Tips & trends

Art History, the must have books

Suitable for specialists, amateurs, collectors or just curious people, today we suggest some texts that tell about art history. Enrich your library with some relevant books from yesterday and today.

Photo by Bruno Mira

Biographical narratives, manuals, guidebooks, journals and novels, today there is no shortage of texts devoted to one of the world's most mutable disciplines, art. The reader may be of a different nature, an artist seeking inspiration, a specialist looking for a notion or a simple amateur who is delighted to learn about techniques, styles and colors: what is certain in any case is that when it comes to art, one never stops learning.

This is perhaps the reason why the production of literary works dealing with art history is so copious, so much so that it can be confusing for those who simply like to develop a basic knowledge on the subject. Following our book suggestions for readers, today intOndo presents you with a small selection of relevant works in this field. While this list is not exhaustive, it can be a good starting point for anyone who wants to venture into a conversation regarding the art of yesterday as well as that of today.  

Let's begin from the end: for a nontraditional view of art history, we recommend two volumes by our contemporary authors (and artists). A History of the World in 100 Objects is the ambitious project of Neil Mcgregor, who a few years ago thought of describing for BBC radio microphones 100 objects, all from the collections of the British Museum of which he was the director. To do so, he substituted for the images an equivalent number of interviews told in his own voice, as well as a crowd of scholars, experts, and artists. These are now collected in the eponymous volume that can be read like a mini encyclopedia, a novel, and that we recommend to visit like a Wunderkammer.

Also from the Anglo-Saxon world comes A History of Images: from the Cave to the Computer Screen, David Hockney and Martin Gayford's book that explores art in a dialogue format, as if the reader were watching the pair lecture on the subject rather than reading it themselves. An unconventional read full of excellent insights.

If, on the other hand, you are looking for something to expand your high school art textbook knowledge, the first text you absolutely must know is Le Vite (The Lives of the Most Excellent Painters, Sculptors, and Architects), a narrative of the biographies of Renaissance artists organized by biographical medallions by an artist who was their contemporary - or lived no more than a few decades apart - Giorgio Vasari (1511-1574). An ardent admirer of Michelangelo Buonarroti, Raphael, and Leonardo da Vinci, Vasari takes us into the world of Renaissance workshops through anecdotes, personal viewpoints, works, and common habits. First published in 1550 and then revised in 1578 this work is widely regarded as the first art history text that aims to transmit to posterity the mark left by those whom Vasari considered the best of the masters of the 15th and 16th centuries.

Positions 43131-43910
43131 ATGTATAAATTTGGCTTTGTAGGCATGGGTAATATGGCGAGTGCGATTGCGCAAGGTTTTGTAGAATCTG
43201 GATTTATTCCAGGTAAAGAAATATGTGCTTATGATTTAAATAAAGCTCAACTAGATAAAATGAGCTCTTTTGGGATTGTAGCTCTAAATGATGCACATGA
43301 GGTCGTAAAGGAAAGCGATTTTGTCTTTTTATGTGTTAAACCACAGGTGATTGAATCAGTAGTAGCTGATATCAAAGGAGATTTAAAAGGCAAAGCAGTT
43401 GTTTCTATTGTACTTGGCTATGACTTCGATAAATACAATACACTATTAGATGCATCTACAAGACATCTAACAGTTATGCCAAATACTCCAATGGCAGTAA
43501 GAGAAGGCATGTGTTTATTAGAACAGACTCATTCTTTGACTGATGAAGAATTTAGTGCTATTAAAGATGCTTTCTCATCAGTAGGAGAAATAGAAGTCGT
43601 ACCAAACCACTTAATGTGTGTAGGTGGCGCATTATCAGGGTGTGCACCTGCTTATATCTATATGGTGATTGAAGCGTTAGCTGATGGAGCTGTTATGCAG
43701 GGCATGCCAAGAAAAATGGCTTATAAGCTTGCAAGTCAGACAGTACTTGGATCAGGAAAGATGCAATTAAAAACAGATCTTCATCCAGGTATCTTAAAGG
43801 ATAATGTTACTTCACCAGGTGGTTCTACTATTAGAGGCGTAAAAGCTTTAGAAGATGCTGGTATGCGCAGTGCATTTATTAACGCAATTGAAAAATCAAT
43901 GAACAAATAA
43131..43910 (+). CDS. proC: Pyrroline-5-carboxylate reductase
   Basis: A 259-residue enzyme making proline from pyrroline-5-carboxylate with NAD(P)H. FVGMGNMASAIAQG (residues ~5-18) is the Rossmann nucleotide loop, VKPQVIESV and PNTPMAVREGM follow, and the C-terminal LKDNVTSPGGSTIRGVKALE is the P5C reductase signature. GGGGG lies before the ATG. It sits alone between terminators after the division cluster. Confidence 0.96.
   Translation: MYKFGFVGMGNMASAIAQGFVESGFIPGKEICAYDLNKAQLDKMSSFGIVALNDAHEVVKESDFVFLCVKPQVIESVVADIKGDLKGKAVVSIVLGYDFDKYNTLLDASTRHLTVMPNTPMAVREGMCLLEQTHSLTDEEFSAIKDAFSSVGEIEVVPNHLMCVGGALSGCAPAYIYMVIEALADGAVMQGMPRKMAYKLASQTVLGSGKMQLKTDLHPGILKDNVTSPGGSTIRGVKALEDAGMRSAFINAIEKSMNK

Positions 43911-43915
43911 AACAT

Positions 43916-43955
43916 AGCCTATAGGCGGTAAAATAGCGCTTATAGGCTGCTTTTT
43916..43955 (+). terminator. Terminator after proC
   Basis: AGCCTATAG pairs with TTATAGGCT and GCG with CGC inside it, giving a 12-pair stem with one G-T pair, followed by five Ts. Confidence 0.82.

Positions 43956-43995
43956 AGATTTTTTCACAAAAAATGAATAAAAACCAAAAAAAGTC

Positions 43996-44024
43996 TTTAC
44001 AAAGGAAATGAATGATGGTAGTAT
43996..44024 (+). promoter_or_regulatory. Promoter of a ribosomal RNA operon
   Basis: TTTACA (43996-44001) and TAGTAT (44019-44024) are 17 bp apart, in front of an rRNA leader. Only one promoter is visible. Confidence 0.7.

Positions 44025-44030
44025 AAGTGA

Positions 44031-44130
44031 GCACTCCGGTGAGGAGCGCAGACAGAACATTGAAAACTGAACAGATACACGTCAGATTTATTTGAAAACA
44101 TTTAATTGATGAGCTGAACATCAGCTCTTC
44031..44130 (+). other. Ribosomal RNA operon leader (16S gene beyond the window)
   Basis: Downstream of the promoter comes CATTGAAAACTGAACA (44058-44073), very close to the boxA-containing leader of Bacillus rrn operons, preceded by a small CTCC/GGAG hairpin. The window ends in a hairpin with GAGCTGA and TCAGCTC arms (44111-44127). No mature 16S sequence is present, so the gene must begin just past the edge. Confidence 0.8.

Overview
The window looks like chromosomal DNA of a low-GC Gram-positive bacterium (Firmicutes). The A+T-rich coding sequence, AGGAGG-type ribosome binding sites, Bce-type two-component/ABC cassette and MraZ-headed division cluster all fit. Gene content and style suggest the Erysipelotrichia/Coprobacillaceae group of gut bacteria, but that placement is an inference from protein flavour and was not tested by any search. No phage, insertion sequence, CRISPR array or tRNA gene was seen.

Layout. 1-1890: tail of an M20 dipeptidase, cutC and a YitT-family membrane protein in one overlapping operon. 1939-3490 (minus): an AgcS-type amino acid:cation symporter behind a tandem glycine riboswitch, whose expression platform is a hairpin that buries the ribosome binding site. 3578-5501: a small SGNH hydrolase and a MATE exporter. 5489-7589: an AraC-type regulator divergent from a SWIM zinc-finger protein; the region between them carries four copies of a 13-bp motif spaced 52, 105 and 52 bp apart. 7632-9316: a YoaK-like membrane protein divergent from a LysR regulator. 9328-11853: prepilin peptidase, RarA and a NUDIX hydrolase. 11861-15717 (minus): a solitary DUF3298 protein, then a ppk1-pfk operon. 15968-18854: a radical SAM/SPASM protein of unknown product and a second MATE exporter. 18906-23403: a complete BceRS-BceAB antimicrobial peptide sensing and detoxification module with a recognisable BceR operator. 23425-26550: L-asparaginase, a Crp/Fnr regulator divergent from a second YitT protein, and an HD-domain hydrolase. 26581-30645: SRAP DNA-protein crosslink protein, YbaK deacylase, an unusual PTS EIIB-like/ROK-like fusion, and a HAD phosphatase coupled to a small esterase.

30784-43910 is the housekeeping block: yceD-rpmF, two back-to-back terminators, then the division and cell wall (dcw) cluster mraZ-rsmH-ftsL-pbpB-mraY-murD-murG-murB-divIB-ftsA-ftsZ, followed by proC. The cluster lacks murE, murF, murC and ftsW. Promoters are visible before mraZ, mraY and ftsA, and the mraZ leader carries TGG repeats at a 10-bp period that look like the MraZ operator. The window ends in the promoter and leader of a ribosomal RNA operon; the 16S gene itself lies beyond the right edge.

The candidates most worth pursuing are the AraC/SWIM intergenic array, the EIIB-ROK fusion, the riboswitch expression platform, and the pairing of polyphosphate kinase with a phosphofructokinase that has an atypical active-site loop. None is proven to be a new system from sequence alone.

Less well known but similarly in love with classical art was Giovan Pietro Bellori (1613-1696), who in his Vite de' Pittori, Scultori et Architetti Moderni, a biographical account similar to Vasari's but shifted to the next century, extols the idealistic aesthetics of Bolognese painting, deeming it superior to the forced realism of the Mannerists and especially to the bursting Caravaggio realism that was spreading among his contemporaries. In line with Bellori's idealism came the work of other better-known thinkers, writers and art historians, like Johann Joachim Winckelmann (1717-1768), who on the subject of classicism wrote, "The only way to become great, or even inimitable if possible, is to imitate the Greeks."

Returning to authors closer to us, and thinking about a different approach to art history, we recommend the pages written by Francis Haskell (1928-2000) an Oxford professor who dealt with taste, collecting, and the relationships between art and the people who gravitate around it: artists, patrons, and amateurs. If you are interested in reading on the social studies of art we recommend his Patrons and Painters: Art and Society in Baroque Italy (1962) and History and its Images: Art and the Interpretation of the Past (1993).

Other authors who cannot be forgotten for their historical-critical approach are Giulio Carlo Argan (1909-1962), former mayor of Rome, professor emeritus of art history and founder of the journal Storia dell'Arte. His 3 volumes on the History of Art released in 1968 are still a valuable tool for those who want to get close to the subject following a rational approach. Also for a comprehensive, but not purely didactic reading of the art-historical disciplines, the entire literary work of Ernst Gombrich (1909-2001) is a must: The Story of Art (1950) cannot be missed on the shelves of those who love art and Ideals & Idols. Essays on Values in History and Art (1979) is a most valuable text for those who want to analyze the history of the visual arts from a psychological point of view.